Jeffrey Schwarz

CEO of Automat Pictures, producer/director of SPINE TINGLER: THE WILLIAM CASTLE STORY and VITO.

FREAKS is a movie that continues to fascinate. The fact that Tod Browning was able to get that film made within the studio system is still remarkable, and he populated it with actual sideshow performers that he’d worked with in his carnival days. It definitely resonates by showing how the outsiders band together when crossed. It’s also completely perverse – you see a Siamese twin getting off as her sister is kissed, a midget lusting after a full-grown trapeze artist, the half man/half woman confounding the “normals,” and so much more. “Gooble, gobble, one of us! One of us!” might was well be a call to arms for all the freaks in the audience.

Lianne Spiderbaby

Writer for Fangoria, author of the upcoming book Grindhouse Girls: Cinema’s Hardest Working Women  and host of Fright Bytes.

This is the most difficult question in the world for me to answer, but (lately) my favorite (modern/post 1980) horror film is Ti West’s THE HOUSE OF THE DEVIL.  This film blew my mind – it was so original, the rawness of it, and the ultra creepy feeling of the mansion where the whole story takes place.  The characters were genuine and authentic, and you don’t know who you can trust until they either end up dead, or show their true (devilish, cult-like) colors!  I highly recommend this film to anyone who hasn’t seen it this Halloween, and please, do yourself a favor and DO NOT read reviews or any plot spoilers before viewing.  Also, watch for a stellar lonely babysitter dance to the 80s hit, “One Thing Leads To Another” by The Fixx.  Order some pizza and treat yourself to THE HOUSE OF THE DEVIL. It will scare you to death.

Elijah Drenner

Producer/Director of AMERICAN GRINDHOUSE and crotchety proprietor of this blog. Now get off my lawn.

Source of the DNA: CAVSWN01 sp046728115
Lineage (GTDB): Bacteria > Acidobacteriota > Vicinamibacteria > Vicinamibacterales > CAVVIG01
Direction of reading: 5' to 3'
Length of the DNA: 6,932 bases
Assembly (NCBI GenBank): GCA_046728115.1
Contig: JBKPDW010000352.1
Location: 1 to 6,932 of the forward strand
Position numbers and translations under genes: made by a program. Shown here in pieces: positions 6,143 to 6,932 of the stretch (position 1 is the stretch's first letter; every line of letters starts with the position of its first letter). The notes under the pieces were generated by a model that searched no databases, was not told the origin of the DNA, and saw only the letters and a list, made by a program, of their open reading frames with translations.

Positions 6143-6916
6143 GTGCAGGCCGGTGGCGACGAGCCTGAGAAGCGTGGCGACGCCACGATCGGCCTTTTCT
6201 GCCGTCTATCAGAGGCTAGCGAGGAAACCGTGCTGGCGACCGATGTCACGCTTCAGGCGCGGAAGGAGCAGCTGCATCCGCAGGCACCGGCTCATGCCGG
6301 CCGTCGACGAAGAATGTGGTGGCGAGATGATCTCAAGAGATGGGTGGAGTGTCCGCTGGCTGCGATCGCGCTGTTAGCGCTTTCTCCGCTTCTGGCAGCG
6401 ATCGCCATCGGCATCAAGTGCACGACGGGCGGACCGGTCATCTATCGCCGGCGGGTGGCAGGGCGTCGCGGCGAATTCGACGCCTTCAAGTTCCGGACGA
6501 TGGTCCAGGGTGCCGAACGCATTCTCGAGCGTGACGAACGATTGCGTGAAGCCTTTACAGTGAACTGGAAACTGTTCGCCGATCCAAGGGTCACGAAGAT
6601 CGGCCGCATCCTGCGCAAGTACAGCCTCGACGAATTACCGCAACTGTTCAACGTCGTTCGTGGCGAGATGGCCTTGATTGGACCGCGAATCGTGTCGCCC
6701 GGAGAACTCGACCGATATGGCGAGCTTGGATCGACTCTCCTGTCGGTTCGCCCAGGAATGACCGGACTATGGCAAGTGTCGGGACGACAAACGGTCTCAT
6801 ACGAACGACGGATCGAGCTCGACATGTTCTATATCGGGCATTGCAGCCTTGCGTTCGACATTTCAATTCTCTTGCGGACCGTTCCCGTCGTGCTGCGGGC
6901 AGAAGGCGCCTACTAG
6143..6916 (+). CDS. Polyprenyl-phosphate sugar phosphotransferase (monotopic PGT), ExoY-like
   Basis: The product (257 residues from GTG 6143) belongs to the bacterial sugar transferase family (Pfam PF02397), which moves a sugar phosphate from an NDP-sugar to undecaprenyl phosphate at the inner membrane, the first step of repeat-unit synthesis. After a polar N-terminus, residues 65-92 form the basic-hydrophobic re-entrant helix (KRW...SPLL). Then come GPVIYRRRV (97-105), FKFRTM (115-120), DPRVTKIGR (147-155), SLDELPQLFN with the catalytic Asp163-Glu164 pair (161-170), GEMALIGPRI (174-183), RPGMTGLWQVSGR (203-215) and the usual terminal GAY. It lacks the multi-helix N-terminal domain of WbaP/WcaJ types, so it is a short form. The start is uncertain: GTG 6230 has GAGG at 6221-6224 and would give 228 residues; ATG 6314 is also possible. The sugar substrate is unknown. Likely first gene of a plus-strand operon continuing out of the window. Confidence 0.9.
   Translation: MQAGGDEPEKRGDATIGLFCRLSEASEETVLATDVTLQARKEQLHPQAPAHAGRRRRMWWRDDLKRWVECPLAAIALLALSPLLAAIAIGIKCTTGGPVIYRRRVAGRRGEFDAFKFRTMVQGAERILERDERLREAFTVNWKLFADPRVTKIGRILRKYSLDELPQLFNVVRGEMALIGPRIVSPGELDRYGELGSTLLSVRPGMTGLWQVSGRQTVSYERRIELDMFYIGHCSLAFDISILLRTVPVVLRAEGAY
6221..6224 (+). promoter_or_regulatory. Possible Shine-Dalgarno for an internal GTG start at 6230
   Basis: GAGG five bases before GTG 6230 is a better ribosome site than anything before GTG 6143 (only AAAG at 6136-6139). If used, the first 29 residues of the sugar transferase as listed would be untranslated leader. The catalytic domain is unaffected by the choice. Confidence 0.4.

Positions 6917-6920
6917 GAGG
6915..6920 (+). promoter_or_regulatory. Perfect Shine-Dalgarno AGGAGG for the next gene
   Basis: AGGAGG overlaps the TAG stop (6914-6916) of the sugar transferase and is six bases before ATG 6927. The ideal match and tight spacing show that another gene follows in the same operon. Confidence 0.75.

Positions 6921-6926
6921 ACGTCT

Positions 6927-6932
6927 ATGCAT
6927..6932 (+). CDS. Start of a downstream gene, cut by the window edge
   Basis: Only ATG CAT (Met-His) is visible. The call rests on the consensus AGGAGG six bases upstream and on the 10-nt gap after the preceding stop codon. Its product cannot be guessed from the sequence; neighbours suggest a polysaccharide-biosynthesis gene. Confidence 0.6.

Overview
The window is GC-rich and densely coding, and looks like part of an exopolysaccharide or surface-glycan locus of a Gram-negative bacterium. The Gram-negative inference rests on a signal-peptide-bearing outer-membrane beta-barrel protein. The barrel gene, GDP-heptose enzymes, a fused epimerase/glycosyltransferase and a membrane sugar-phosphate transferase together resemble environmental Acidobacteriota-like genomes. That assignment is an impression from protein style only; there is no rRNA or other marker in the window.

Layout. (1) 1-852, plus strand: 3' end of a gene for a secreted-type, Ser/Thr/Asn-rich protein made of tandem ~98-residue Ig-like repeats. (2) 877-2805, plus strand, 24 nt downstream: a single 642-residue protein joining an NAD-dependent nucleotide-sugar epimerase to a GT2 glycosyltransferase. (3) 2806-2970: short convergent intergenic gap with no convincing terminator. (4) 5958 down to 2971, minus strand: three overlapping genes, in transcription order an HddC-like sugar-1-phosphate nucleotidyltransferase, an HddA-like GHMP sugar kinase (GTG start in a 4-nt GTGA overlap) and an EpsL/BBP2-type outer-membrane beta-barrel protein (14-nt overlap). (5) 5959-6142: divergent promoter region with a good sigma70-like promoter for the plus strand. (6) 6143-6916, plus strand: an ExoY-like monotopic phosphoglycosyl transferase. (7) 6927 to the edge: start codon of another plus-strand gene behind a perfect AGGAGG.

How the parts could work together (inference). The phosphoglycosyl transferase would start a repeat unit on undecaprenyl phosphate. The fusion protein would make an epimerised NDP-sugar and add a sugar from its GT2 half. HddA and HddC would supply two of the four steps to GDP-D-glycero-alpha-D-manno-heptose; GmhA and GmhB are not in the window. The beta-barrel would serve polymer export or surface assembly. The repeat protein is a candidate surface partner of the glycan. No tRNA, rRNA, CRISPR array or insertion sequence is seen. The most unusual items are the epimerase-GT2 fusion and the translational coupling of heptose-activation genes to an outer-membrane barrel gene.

Fresh in my mind is Paul Bartel’s deliciously perverse, PRIVATE PARTS. Produced by Gene Corman in 1972, this low-budget thriller is obviously inspired by PSYCHO (even the trailer make fine use of Hithcock’s favorite composer Bernard Herrmann’s exquisite soundtrack from THE NIGHT DIGGER) but it still has the power to surprise even the most jaded, seen-it-all-before contemporary film goer today. This particular horror film remains dear to me for one sole reason; I actually live about a mile from the King Edward Hotel, where the film takes place, in downtown Los Angeles and I walk by it almost once a week. Still fully operational, the building is located on the corner of Los Angeles St. and 5th Ave in the heart of Skid Row. The building and surrounding architecture still looks the same nearly 40s years later. One of these days, I’ll sneak inside and give myself a tour…

Sound of Horror

In soundtracks on October 24, 2011 at 1:14 pm

Try as I might, I just cannot get into the Halloween spirit yet this year. Rest assured that one week before All Hallows Eve, my spirits will rise. Still, I cannot help but feel like I’m loosing touch with the holiday. While I have enjoyed reading about other people’s favorite horror movies in the blogosphere lately, I cannot help but wince at the repetition. Don’t get me wrong, I love The Texas Chainsaw Massacre and Psycho too – but what really thrills me are the sounds of horror films. More specifically, their soundtracks. Here are 10 ghastly albums that tingle my spine.